Risk
11/14/2012
01:33 PM
Connect Directly
RSS
E-Mail
50%
50%

Obama Secret Order Authorizes Cybersecurity Strikebacks

Secret policy details how military units may be used to launch offensive cyber operations in the wake of online attacks against the United States.

Defense Tech: 20 War-Fighting Innovations
Military Transformers: 20 Innovative Defense Technologies
(click image for larger view and for slideshow)
A secret directive, signed by President Obama in mid-October, has authorized the military to help battle cyber attacks launched against the United States.

Known as Presidential Policy Directive 20, the classified document "establishes a broad and strict set of standards to guide the operations of federal agencies in confronting threats in cyberspace," The Washington Post first reported.

The policy reportedly includes privacy and data security safeguards for U.S. citizens and foreign allies, and also requires that any actions comply with international laws of war. Ultimately, the policy -- which updates a 2004 presidential directive -- is meant to make clear exactly what can and cannot be done.

[ Watch out for unintended consequences. Read Cyber Weapon Friendly Fire: Chevron Stuxnet Fallout. ]

"What it does, really for the first time, is it explicitly talks about how we will use cyber operations," a senior administration official told The Washington Post. "Network defense is what you're doing inside your own networks. ... Cyber operations is stuff outside that space, and recognizing that you could be doing that for what might be called defensive purposes."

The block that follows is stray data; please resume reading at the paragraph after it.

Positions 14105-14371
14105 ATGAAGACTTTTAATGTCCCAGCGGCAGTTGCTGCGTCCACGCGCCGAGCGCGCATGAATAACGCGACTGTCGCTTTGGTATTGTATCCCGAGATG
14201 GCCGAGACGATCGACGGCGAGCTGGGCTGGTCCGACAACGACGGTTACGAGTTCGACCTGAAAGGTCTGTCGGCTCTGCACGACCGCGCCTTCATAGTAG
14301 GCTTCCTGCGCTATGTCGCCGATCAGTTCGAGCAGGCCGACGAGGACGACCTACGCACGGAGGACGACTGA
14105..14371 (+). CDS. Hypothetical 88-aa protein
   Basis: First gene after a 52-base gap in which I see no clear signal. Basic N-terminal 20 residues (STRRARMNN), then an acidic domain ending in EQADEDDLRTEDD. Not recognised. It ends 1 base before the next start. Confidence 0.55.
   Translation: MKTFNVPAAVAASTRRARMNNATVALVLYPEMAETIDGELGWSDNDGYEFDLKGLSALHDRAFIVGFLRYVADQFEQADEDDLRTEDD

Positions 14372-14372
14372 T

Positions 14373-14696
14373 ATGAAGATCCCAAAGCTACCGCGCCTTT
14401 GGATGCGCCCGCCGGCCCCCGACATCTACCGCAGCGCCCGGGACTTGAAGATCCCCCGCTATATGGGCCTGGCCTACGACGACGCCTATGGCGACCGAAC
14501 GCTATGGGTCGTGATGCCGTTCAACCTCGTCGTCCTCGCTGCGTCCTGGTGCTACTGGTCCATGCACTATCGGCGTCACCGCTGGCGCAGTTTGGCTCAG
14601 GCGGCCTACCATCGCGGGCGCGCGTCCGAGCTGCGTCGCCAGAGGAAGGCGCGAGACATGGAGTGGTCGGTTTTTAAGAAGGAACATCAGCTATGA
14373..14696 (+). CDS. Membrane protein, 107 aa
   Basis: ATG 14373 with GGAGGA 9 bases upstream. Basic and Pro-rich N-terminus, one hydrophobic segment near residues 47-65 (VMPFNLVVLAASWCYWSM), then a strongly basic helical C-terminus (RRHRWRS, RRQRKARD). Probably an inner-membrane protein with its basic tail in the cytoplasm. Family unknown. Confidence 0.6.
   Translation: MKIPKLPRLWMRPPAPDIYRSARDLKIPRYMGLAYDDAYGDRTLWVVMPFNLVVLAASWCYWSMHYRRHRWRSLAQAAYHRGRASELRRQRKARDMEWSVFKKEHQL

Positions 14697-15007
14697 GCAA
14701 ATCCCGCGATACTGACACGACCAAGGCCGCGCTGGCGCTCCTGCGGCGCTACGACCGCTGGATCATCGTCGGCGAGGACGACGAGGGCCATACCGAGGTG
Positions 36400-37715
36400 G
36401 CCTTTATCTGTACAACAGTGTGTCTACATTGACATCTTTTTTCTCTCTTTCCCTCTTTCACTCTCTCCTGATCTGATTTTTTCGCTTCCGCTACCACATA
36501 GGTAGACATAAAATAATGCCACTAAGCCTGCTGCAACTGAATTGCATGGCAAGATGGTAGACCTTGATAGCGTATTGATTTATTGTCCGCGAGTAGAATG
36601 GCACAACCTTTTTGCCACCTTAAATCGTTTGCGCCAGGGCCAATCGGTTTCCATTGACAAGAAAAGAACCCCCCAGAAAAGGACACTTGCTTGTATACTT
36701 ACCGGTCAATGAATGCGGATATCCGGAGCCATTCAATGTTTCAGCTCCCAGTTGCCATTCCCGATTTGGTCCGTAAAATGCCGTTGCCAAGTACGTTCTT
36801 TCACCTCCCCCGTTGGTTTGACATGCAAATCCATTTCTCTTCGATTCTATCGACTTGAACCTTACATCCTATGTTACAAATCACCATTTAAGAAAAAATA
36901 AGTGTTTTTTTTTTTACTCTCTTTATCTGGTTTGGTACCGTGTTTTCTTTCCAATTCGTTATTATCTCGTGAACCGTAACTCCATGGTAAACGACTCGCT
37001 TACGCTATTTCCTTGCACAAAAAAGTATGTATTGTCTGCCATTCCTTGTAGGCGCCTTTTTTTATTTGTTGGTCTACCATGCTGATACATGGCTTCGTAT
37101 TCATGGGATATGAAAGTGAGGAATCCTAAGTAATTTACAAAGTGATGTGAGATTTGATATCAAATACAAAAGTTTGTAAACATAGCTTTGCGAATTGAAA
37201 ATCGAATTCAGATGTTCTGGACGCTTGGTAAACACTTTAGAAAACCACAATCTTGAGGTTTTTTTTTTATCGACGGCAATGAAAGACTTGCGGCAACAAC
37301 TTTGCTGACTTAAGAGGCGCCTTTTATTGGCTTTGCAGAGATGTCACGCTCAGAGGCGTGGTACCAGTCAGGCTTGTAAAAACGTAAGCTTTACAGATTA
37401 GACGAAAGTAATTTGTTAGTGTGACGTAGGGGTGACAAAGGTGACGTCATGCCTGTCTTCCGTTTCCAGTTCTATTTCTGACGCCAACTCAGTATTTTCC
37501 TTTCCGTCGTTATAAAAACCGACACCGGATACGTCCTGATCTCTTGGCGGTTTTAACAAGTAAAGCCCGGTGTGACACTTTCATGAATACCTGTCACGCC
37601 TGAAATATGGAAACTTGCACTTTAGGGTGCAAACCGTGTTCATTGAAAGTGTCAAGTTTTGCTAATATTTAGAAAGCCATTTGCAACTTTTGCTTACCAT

Legally speaking, there can be a fine line between so-called defensive operations -- such as conducting reconnaissance -- and what constitutes acceptable levels of offensive operations. On the other hand, the existence of the new directive, despite its exact contents being secret, may help private sector organizations attain greater strike-back capabilities themselves.

One notable provision of the White House policy is that law enforcement agencies and in-place information security defenses must remain the first line of defense, and be utilized prior to any military units being authorized to battle a cyber attack. "We always want to be taking the least action necessary to mitigate the threat," a senior administration official told The Washington Post. "We don't want to have more consequences than we intend."

The new policy comes after years of inaction on the cybersecurity front by Congress. Notably, Congress this year failed to pass the Cybersecurity Act of 2012, despite the White House urging legislators to "modernize" the outdated cybersecurity laws that are currently on the books.

As a result, the White House has been drafting an executive order that will reportedly offer voluntary guidelines for critical infrastructure companies in the private sector to share security information with government agencies, to help them battle an ever-increasing volume of online attacks directed at their systems.